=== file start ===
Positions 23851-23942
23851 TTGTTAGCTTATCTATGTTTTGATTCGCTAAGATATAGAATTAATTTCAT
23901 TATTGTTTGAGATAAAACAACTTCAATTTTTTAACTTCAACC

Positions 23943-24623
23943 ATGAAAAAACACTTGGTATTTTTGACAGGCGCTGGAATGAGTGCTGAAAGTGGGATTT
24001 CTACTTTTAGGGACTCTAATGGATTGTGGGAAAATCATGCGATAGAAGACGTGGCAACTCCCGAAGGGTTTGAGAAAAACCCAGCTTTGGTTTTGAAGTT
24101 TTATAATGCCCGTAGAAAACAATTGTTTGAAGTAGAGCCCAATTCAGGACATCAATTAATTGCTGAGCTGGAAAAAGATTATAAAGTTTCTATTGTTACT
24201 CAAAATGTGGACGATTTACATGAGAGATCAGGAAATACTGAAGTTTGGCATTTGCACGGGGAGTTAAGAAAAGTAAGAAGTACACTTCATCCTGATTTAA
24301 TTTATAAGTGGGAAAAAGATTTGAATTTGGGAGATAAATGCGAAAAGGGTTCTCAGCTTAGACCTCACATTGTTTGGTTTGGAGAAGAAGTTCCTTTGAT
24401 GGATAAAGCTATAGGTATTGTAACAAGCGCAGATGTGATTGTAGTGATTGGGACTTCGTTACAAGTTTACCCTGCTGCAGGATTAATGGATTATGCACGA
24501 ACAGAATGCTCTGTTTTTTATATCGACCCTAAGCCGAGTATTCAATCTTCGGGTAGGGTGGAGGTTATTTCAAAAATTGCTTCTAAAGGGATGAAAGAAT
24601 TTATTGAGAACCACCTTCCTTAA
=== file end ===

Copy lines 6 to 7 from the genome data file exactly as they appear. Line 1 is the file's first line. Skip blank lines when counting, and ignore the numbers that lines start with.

24001 CTACTTTTAGGGACTCTAATGGATTGTGGGAAAATCATGCGATAGAAGACGTGGCAACTCCCGAAGGGTTTGAGAAAAACCCAGCTTTGGTTTTGAAGTT
24101 TTATAATGCCCGTAGAAAACAATTGTTTGAAGTAGAGCCCAATTCAGGACATCAATTAATTGCTGAGCTGGAAAAAGATTATAAAGTTTCTATTGTTACT